On the issue of “Why OER?” I came across this fairly comprehensive list fromeLearn Magazine. From the institutional point of view many ‘big picture’ benefits can be realized. Read the entire article “The World is Open for a Reason: Make that 30 Reasons!” for even more reasons from the perspective of the learner and lecturer.
1. Information Dissemination. Colleges and universities are in the business to generate, archive, and disseminate knowledge. OER is a highly effective way to accomplish such goals, especially those related to information dissemination. Colleges and universities also benefit by saving time in developing new content, courses, and programs.
2. Student Assistance. Help potential students find interesting major and minor areas of study as well as interesting casual electives.
3. Supporting Alumni. Retool and provide professional development opportunities for alumni by bringing them back to campus virtually whenever they desire or find the time.
4. Sharing Teaching Practices and Ideas. Foster the sharing of teaching approaches and innovations across the campus or campuses, and, thereby, potentially increase standards of teaching excellence. As this occurs, it helps instructors reflect on their teaching practices as well as their underlying philosophies of what makes for effective teaching.
5. Program, Department, and Institutional Marketing. Market specific courses, programs, and departments as well as the institution or organization as a whole.
6. Goodwill and Global Education Efforts. People in third-world countries might have access to college content that would normally not be available. For example, public health, nutrition, wellness, and family planning courses can be made available to people from countries who are in need of it.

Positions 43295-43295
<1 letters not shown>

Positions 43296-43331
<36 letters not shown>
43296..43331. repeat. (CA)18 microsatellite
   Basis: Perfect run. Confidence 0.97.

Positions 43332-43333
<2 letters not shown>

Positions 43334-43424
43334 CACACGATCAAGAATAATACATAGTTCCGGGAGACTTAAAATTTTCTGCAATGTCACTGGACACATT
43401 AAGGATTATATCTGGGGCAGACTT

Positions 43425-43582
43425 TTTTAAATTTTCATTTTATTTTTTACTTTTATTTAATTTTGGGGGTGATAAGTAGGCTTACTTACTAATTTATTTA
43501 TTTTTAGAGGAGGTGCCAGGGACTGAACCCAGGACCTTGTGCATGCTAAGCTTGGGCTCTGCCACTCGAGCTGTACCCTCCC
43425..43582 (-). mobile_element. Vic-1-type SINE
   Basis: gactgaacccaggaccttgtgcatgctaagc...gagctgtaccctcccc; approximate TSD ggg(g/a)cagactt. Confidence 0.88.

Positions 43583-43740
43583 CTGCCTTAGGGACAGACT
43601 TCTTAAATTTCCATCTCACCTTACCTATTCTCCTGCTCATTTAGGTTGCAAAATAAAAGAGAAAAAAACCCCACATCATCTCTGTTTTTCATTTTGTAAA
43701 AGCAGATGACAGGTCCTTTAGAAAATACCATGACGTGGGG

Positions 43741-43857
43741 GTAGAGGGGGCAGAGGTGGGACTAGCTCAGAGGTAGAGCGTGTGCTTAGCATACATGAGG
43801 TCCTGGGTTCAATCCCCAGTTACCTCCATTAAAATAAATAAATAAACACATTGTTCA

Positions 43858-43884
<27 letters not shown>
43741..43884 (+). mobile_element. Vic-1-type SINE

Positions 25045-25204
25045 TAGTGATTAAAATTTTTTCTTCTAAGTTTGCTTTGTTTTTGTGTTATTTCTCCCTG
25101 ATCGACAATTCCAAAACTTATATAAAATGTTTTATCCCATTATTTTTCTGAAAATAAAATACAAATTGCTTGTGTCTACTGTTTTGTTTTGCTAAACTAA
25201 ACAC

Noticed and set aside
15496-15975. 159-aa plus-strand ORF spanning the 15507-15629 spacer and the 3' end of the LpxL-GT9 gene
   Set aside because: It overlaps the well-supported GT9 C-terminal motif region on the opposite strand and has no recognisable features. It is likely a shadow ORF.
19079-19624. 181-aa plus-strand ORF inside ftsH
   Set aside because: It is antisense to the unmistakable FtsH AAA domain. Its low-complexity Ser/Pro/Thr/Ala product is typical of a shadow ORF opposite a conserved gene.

7. Potential Partnerships and Global Education Efforts. New local and global partnerships and programs may arise from the media and other attention brought about from sharing online content. In addition, free online courses can also be packaged into global and transnational education efforts.
8. Content and Course Feedback. People outside the university might lend feedback on the contents that are posted and perhaps even find and point out errors, thereby improving the course content.
9. Economic Support and Career Options. These courses might help the country and the world during difficult economic times such as those currently being felt. With OER, people in tough situations might find career options and valuable new skills.
10. Set Example and Open Dialogue about Educational Rights. MIT, Utah State, and hundreds of other colleges and universities around the world have posted their work online as a shining example to others. Through their efforts, the world community can begin discussions about human rights to education. Universal education rights! Conferences can be formed, books can be written, research can be undertaken, etc.